This is not claiming that housing cannot be used as capital. Marx's definition of capital, so far as I can tell, is that it's value in motion, under girded by a social relation that preserves this motion. Money, credit, finance, etc, can all operate as capital, but for capitalism to reproduce itself in the long term it needs to create surplus value, and that is only done from the exploitation of productive labor. So it's not at all clear to me why you say this:

" It provides services rather than goods to consumers, but it is a for-profit enterprise, and the money invested in it surely counts as capital. How could it not? Surely Marx, more than anyone, would have argued that capital is not stuff, but surplus value extracted from workers and turned into a source of further surplus value."

Just because capital is value in motion does not mean the motion creates SURPLUS value. This is part of Marx's point in volume III regarding money capitalists and fictitious finance capital. I can lend you $10, on the promise that you pay me back $15. And a year from now after your relative gives you cash for Christmas, you can give me that $15. I've acted as a money capitalist, and I've made a profit, but the whole process has not created more SURPLUS value for capitalism.

So I think you're making an error in how you read that first quote. The laws of motion of capital require the production of surplus value, and while housing might be profitable, and capital intensive, that doesn't mean it's generating a surplus...no?


Magpie said...

I think one needs to consider several things when it comes to Piketty's definition of capital and people tend to focus on just a few of them. And I think here both of Roberts and Galbraith.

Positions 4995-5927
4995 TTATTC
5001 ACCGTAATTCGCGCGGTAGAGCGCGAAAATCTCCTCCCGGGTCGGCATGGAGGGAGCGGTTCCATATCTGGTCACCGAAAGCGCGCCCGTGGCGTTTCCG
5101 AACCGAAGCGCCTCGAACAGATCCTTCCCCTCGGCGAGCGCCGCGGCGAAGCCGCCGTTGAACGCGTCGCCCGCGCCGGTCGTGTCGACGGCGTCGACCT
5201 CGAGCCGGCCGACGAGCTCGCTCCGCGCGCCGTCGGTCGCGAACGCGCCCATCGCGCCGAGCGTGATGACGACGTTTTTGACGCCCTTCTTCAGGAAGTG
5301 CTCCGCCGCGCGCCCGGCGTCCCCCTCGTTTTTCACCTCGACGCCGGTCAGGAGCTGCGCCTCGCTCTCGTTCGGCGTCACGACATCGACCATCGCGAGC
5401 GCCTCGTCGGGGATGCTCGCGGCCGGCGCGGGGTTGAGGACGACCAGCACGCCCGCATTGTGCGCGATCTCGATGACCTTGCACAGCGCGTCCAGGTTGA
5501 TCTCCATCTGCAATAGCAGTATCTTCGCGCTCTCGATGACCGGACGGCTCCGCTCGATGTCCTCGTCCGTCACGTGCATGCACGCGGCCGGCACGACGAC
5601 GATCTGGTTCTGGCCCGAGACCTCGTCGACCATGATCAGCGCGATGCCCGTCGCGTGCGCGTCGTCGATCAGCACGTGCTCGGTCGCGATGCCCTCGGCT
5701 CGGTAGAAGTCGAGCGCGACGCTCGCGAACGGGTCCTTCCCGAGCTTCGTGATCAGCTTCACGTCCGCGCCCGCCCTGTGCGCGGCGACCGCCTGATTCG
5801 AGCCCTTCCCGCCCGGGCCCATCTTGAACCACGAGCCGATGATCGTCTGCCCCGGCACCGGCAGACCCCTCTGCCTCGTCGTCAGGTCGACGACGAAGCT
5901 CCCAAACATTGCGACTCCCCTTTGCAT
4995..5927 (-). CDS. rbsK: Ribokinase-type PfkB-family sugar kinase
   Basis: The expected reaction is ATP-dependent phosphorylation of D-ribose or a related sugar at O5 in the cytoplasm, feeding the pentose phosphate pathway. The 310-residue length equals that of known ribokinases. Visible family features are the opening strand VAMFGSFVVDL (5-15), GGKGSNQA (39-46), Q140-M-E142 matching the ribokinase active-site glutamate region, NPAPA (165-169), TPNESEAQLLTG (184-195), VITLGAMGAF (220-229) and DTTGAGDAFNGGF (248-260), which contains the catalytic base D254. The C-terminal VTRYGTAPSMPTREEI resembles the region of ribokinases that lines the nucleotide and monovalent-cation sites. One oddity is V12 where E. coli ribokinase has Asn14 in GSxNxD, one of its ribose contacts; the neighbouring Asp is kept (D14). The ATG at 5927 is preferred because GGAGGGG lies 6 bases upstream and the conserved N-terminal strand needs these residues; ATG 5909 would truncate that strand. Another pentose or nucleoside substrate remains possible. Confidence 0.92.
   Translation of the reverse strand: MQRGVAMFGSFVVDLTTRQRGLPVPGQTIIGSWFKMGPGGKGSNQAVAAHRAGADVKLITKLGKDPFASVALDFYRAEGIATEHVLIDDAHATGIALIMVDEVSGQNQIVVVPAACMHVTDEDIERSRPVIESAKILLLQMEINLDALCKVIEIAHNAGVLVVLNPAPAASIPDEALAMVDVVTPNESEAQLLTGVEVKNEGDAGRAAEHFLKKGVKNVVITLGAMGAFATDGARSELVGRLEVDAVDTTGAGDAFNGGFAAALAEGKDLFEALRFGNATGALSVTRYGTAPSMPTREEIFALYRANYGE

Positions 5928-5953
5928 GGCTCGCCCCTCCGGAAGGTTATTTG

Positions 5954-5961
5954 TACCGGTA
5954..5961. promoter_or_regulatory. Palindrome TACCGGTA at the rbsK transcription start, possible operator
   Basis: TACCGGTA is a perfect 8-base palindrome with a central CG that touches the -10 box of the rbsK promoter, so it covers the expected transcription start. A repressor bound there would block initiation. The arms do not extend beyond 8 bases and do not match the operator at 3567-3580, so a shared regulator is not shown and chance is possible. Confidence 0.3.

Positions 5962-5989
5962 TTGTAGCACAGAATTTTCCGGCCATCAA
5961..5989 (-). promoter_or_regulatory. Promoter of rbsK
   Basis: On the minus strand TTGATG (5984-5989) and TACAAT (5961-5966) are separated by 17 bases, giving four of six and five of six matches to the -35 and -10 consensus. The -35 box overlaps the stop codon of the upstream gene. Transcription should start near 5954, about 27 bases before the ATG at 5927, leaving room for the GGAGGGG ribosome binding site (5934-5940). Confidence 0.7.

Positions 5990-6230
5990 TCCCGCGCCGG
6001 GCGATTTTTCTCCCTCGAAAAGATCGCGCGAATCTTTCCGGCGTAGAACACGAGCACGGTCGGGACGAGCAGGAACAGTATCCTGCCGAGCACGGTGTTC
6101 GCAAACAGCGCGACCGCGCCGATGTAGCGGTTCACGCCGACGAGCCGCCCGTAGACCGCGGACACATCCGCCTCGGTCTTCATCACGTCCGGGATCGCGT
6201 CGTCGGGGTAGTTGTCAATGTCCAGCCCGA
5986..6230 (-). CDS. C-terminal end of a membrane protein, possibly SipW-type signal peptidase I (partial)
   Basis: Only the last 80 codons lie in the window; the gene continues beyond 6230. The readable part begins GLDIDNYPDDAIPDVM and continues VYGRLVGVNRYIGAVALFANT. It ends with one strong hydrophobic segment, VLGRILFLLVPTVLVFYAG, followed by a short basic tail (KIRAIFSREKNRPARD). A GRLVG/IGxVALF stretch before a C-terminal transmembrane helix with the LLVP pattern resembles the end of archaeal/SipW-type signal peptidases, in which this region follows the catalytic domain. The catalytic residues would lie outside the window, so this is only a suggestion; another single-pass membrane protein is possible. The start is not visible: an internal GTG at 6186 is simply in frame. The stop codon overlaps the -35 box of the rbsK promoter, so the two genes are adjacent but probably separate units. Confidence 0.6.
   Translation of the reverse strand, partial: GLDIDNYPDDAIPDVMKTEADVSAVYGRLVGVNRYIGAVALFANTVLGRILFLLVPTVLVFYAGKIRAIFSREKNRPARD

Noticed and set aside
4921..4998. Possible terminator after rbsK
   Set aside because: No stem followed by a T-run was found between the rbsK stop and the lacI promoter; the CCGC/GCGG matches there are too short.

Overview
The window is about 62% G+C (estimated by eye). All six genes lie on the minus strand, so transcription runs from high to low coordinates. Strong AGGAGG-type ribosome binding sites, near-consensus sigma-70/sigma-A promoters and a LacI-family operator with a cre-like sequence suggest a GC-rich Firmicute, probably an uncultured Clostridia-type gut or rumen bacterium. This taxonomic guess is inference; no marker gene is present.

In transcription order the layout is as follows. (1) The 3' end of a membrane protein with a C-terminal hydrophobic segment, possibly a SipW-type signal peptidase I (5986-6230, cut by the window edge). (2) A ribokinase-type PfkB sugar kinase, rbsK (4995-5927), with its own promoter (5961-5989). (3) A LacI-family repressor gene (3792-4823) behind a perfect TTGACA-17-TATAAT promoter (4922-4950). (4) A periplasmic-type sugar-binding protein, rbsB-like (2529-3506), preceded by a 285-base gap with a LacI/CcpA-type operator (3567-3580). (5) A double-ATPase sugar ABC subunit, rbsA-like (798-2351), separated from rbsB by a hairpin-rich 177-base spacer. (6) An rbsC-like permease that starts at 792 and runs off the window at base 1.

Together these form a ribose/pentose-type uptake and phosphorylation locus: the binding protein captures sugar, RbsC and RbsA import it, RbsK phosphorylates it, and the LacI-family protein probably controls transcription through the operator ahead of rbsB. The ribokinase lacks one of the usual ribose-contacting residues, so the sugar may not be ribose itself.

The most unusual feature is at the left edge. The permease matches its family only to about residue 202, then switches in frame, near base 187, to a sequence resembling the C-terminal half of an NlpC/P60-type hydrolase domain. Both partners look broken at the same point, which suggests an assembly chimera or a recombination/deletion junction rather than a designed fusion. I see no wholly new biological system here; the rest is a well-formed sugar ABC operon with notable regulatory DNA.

Against Piketty.

Piketty's inclusion of housing and financial capital is controversial even beyond Marxist considerations.

Here it is useful to consider why GDP accounting includes private housing as an item within gross capital formation.

Basically, it is an arbitrary choice: it is based on the convention that an item whose useful life exceeds 5 years is an investment, whereas an item whose useful life is less than 5 years, but more than 1 is a durable good (an item lasting less than one year is just consumption and an item whose life ends immediately is a service).

That is the only reason why the family car, TV set or fridge are classified as durable goods, but the family home is considered an investment.

So, if Piketty includes private housing, why not the family car, or the LCD TV? If he excludes family car and LCD TV, why not private housing?

And this is a fundamental matter: according to Piketty, "middle-class" wealth is basically represented by housing (plus financial assets, which are not included in GDP), which, beyond that imputed rent included in GDP, does not produce any actual return.

In Piketty's favour.

Piketty did not design the data collection process: he is using existing data, collected over the course of centuries by people working independently of each other.

Those who determined what data was to be collected did not think, either, of the needs of 21th century scholars, not even of 19th century Marx: they thought of assessing taxes.

So, in my opinion, the questions are:

(1) do we use the data available, even if they are not ideal? or
(2) do we give up the chance of studying long-term wealth evolution?

Charles A said...

Nice story you put together on your walk. Consider, though:

1. After the deeds are misrecorded, the renters collect rent on the other person's condo, but they both pay rent on the one they live in and pay the mortgage on the one they own.

2. Much the same story could be told about automobiles. So should Piketty count all them, too, in addition to the capital invested in the corporations that make them?

phw said...

Very simple. A distinction between residential vs. nonresidential housing. Michael may have been referring to residential housing. Nonresidential housing is of course capital.

Robert Paul Wolff said...

Is residential housing built to be rented out at a profit capital? Is a corporate hotel chin like Howard Johnson or Marriott capital? It generates a profit. Lord knows, it exploits its workers, by any definition of "exploits."

phw said...

"housing built to be rented out at a profit capital" is categorized as nonresidential. So hotels are nonresidential and of course capital.